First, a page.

Crucifer plants. Kale or Leaf cabbage alludes to certain vegetables of the plant species Brassica oleracea.

Image courtesy of Rasbak CC BY-SA 3.0 license.Boerenkool.jpg



In this series we review the plants known as Crucifers.{ the four petals of the flower form a cross when opened.} These plants include many familiar vegetables such as Turnip, Cabbage and Radish. They also include garden favourites such Candytuft, Stock and Wallflower. 

Here we review the Kale, a seaside member of the family. 

Children picking Red Russian kale ,in a family vegetable garden.

Courtesy of woodleywonderworks   CC BY-Sa 2.0 License.

Description and habitat

This plant has purple or green leaves the central leaves do not form a head as they do in headed cabbages. Some varieties can reach a height of six or seven feet while others are much more compact, symetrical and good to eat. However, many are coarse and indigestible.


Difference in kale varieties can be told by the low,intermediate or long length of the stem, along with the variety of leaf types. It is also referred to as the sea cabbage or wild cabbage.


The vegetable was very popular in Victorian times  it was a staple vegetable in their diets. This member of the Brassica family.

The UK variety is Crambe maritima  it also grows wild along the coastlines of Europe from the north Atlantic to the Black sea.

This species grows to 75 cm high and 60 cm wide {two feet}. it is a mound forming and spreading perennial. They produce fleshy glaucous leaves and abundant white flowers. The seeds are produced in globular pods. It is very rare in Northern Ireland recorded from county Down and County Antrim, and from a number of seaside counties of Ireland.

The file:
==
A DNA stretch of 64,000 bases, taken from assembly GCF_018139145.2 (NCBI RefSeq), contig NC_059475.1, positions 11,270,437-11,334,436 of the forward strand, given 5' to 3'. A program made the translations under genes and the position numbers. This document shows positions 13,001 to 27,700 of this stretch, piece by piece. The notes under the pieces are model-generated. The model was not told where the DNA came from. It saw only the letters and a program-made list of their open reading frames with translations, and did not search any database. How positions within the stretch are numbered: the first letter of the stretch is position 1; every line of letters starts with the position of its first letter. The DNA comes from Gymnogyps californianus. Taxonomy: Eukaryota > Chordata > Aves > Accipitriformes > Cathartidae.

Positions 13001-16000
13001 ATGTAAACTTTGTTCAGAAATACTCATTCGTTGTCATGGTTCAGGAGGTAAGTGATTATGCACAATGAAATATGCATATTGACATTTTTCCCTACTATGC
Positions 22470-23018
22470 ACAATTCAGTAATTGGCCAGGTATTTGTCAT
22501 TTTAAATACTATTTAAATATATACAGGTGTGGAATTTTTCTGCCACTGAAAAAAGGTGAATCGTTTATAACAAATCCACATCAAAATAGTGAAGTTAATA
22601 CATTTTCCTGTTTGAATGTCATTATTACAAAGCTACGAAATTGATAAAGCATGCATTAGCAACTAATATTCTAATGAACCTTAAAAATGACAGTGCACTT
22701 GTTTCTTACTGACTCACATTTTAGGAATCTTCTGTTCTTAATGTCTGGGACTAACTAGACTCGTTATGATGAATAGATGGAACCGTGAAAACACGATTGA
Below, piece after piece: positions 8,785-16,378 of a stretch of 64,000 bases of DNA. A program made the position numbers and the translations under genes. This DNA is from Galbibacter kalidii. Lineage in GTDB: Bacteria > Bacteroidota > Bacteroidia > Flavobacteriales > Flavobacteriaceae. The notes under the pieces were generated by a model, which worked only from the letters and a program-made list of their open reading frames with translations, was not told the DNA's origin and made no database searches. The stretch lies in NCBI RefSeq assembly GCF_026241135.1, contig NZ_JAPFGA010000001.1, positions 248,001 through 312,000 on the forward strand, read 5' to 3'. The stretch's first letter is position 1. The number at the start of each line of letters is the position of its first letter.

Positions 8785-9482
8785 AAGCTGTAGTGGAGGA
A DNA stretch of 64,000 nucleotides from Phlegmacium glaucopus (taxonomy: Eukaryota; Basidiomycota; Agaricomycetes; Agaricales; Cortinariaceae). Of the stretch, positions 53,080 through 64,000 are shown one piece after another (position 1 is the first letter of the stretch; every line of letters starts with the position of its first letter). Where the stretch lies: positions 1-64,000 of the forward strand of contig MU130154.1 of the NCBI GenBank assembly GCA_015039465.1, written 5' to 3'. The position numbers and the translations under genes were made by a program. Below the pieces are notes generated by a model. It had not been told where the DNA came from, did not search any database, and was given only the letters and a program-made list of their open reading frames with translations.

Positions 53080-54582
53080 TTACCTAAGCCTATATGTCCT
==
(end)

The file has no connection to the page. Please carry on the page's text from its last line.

Along the coasts of England they are encountered on shingle beaches above the high tide mark. 

Crambe maritima 

Courtesy of Slim at et.wikipedia CC BY-SA 2.5 license.Crambe Maritima Estonia.jpg

Culinary uses of Crambe maritima.

Related to the cabbage it is cultivated as a vegetable. The wild plants occurring on shingle beaches were surrounded with stones by local people in order to blanch the new shoots. By the early 19th century it had become a popular cultivated vegetable in many gardens in England.

As a vegetable it appeared in Thomas Jefferson's garden book of 1809. It was also served in the Brighton Pavillion . The shoots were served like Asparagus usually steamed with butter, salt and pepper.  Older leaves become bitter and not so pleasant.

There are no known medicinal uses . 

The crucifer flowers of Crambe maritima.Growing in Estonia.

Courtesy of Wilson 44691  CC BY-SA  3.0 License.

The blanched shoots of Crambe maritima.

Courtesy of Stevechelt CC BY-SA 3.0 License.

Crambe maritima { in their natural habitat} growing on a beach at Landguard Fort 

Courtesy of Andrew Hill CC By-SA 2.0 License.

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